Global plugin vehicle registrations were up 99% in February 2022 compared to February 2021. There were 541,000 registrations, representing 9.3% share (6.4% BEV share) of the overall auto market. That’s almost a doubling of plugin vehicle sales from a year ago, which means that the global automotive market is already entering the Electric Disruption Zone.
Add the 587,000 units of plugless hybrids registered in February and we have some 20% of the overall global market having some form of electrification last month. With March possibly being a record month, we should see over 25% share of electrified registrations!
In another note on plugless bybrids, last month’s growth rate was just 7%, the lowest since the Covid-19 lockdown months of April and May 2020. That could mean that this year could be Peak HEV, with 2023 being the start of downhill sales for this kind of powertrain. We’ll see.
(Toyota, take notice….)
Fully electric vehicles (BEVs) represented 69% of plugin registrations in February, in line with the year-to-date tally (70%).
Peak HEV is just one of the weird events that happens once EV disruption hits the automotive market. It is not only about fuel share, like diesel sales falling off a cliff in Europe. It is also about OEM standings, like the rise of Chinese OEMs in their home market, Volkswagen Group losing its grip in Europe, or the future inclusion of Tesla among what is currently the US Big 4 (the others being Toyota, GM, Stellantis, and Ford).
The second half of the table saw legacy models bounce back, with several re-entries and debuts, the most important of them being the #16 Kia EV6. The Korean model hit a record 5,360 units, so it seems the production ramp-up of the E-GMP siblings from Hyundai–Kia is in full swing. Toyota’s RAV4 PHEV (also known as Wildlander in China) returned to the table, in #15, just like the #18 Kia Niro EV, and even the Nissan veteran showed up on the table, in #17. In the model ranking, there was a #1 and #2 win for Tesla, with the Model Y firm at the top with over 45,000 registrations. The Model 3 had 30,000 registrations, while the little Wuling Mini EV took the bronze medal.
Just off the podium we have a BYD armada, with five(!) models between the 4th and 9th position. Only the #7 Hyundai Ioniq 5 between them (with a record 9,284 registrations, making it the best selling legacy model). Among them, a couple deserve a mention for scoring record performances in the slowest month of the year. That’s the case of the #4 Song PHEV, with 19,061 registrations, which is proving to still be ramping up deliveries. Adding the BEV version’s sales to the tally (an extra 3,711 units), the midsize SUV gets 22,772 registrations, which is already above the BYD Qin Plus’s total tally (22,507 units). The Tang PHEV also hit a record score, 10,032 registrations, beating the remaining full-size competition (BYD Han and Li Xiang One), which means that BYD has not one (Han), but two contenders for the title of Best Seller in the full size category.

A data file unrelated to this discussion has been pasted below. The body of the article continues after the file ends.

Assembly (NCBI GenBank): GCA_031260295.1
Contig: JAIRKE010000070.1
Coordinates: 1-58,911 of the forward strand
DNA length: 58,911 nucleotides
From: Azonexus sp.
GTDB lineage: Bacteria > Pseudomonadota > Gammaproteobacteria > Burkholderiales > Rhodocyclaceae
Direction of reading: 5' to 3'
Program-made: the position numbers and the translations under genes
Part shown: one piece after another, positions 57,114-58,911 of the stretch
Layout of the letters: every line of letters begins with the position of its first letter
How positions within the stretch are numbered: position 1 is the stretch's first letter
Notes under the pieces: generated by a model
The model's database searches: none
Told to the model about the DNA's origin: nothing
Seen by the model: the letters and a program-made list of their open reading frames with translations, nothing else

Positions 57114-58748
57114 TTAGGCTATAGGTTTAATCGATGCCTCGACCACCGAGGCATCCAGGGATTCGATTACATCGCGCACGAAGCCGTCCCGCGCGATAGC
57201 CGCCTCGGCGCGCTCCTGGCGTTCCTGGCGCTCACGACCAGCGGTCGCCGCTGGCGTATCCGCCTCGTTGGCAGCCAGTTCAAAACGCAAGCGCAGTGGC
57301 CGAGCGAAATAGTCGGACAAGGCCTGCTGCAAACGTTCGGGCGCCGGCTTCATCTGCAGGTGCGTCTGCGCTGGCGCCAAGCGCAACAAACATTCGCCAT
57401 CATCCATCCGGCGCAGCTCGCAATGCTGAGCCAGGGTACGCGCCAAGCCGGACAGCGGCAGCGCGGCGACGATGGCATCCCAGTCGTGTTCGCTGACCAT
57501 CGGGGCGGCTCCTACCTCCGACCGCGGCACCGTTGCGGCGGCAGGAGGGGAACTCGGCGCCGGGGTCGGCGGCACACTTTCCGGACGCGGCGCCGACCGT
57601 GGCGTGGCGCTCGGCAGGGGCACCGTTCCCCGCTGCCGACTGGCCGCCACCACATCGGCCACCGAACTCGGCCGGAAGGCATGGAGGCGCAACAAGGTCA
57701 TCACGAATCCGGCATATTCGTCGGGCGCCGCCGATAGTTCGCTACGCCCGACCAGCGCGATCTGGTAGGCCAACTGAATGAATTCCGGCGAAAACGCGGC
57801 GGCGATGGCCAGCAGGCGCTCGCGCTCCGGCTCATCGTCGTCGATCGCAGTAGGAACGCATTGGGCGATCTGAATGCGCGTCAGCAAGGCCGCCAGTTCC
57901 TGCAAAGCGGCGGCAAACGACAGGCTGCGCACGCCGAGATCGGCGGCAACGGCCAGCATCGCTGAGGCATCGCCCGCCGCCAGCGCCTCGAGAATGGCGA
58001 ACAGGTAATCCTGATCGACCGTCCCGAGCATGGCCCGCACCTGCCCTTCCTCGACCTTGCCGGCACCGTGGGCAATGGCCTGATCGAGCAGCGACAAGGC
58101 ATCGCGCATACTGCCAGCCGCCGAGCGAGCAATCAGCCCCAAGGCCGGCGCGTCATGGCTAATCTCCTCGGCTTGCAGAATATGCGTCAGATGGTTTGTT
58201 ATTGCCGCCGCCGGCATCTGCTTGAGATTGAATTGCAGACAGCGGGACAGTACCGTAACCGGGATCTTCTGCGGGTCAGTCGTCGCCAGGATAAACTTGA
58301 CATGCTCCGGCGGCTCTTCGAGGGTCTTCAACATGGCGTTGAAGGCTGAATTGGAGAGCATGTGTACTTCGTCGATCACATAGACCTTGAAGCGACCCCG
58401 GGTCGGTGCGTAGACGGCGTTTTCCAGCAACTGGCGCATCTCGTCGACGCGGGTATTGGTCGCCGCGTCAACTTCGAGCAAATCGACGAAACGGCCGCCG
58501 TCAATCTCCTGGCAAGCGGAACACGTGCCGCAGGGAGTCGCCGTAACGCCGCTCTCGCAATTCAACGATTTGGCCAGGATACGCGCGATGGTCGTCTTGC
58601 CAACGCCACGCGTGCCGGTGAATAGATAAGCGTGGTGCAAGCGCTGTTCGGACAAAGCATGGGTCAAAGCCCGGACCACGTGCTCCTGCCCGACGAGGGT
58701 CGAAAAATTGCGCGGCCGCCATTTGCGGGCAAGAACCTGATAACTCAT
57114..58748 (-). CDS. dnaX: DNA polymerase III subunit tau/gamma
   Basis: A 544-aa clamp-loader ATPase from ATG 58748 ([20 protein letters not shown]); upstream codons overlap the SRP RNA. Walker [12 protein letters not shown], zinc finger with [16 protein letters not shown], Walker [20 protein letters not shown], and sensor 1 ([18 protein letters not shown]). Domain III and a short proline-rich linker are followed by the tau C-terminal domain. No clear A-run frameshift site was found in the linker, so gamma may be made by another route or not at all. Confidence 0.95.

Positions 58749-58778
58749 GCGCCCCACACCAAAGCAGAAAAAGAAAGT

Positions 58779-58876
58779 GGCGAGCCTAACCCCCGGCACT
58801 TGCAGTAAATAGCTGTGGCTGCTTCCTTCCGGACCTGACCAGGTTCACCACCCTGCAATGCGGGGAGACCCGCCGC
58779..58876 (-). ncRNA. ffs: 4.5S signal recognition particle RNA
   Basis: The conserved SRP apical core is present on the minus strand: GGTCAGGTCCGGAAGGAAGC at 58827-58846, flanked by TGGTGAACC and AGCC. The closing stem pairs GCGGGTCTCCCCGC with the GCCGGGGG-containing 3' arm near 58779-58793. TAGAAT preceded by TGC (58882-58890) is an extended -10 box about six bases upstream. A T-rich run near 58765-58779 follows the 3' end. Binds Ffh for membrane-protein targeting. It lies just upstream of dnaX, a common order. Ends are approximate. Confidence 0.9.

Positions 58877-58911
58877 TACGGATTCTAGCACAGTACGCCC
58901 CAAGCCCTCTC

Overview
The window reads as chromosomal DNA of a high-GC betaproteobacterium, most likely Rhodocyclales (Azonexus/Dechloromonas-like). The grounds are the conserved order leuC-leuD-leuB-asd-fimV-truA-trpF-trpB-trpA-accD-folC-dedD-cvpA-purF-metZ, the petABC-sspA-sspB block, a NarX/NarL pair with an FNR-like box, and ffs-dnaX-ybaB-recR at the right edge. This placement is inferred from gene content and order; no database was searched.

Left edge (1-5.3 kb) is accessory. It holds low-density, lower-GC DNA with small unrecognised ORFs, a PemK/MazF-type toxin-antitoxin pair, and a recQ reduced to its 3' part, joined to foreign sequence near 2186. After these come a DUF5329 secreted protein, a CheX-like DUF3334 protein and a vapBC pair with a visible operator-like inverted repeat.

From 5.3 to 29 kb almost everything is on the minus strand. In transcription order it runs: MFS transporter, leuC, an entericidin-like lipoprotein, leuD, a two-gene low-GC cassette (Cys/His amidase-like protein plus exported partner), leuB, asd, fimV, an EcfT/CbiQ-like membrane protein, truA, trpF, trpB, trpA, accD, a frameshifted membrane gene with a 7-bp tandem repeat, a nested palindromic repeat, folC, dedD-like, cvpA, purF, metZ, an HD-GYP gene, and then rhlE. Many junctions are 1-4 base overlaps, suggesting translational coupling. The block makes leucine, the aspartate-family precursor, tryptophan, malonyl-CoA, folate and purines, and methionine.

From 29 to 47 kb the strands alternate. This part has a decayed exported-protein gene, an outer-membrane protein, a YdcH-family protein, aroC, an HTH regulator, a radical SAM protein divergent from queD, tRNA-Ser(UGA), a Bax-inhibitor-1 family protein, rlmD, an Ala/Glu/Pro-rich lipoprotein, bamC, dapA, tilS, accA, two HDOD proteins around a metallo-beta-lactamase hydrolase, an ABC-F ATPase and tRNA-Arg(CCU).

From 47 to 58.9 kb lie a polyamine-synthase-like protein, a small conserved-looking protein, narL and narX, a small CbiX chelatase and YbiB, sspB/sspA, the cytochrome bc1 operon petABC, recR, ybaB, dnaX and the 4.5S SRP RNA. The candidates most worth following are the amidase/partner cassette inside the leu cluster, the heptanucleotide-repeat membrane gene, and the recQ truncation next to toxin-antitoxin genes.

So, if someone wants to be numero uno in the higher end of the market, monthly 5-digit scores are now mandatory, and this goes for everyone — be they legacy OEMs (we’re looking at you, Mercedes EQE), other Chinese automakers (XPeng? NIO?), or even Tesla.
But BYD is also competing with the best of them in the lower end of the market. The recent BYD Dolphin (8,566 registrations) is now the undisputed leader of its segment, being the only B-segment/subcompact in last month’s top 20.
Still in the traditional OEM camp, despite production constraints (ahem, batteries), the Ford Mustang Mach-E joined the table in #20. Expect the Ford model to become a regular here.
Outside the top 20, the Fiat 500e delivered 4,133 units, allowing it to be 4th in the city car category, while the compact BYD Yuan Plus scored 4,517 registrations in only its second month on the market — expect it to join the table soon.
Looking at the models in this top 20 by size category, we have 3 models belonging to the full size category (E-Segment), 9 midsizers (D-segment), 4 compacts (C-segment), 1 subcompact (B-segment) ), and 3 city cars (A-segment). Comparing them to the best sellers in the overall market, where half of them are compacts (C-Segment), one can see that right now, plugins are skewed towards the higher end of the market, 12 models are either midsize of full size, and comparing the overall top 10 with the plugin top 20, Toyota’s success is threatened, having 3 in the former and just 1 in the latter. But Honda is even worse, because while it has two models in the overall top 10 (Civic and CR-V), it has none in the plugin … top 100!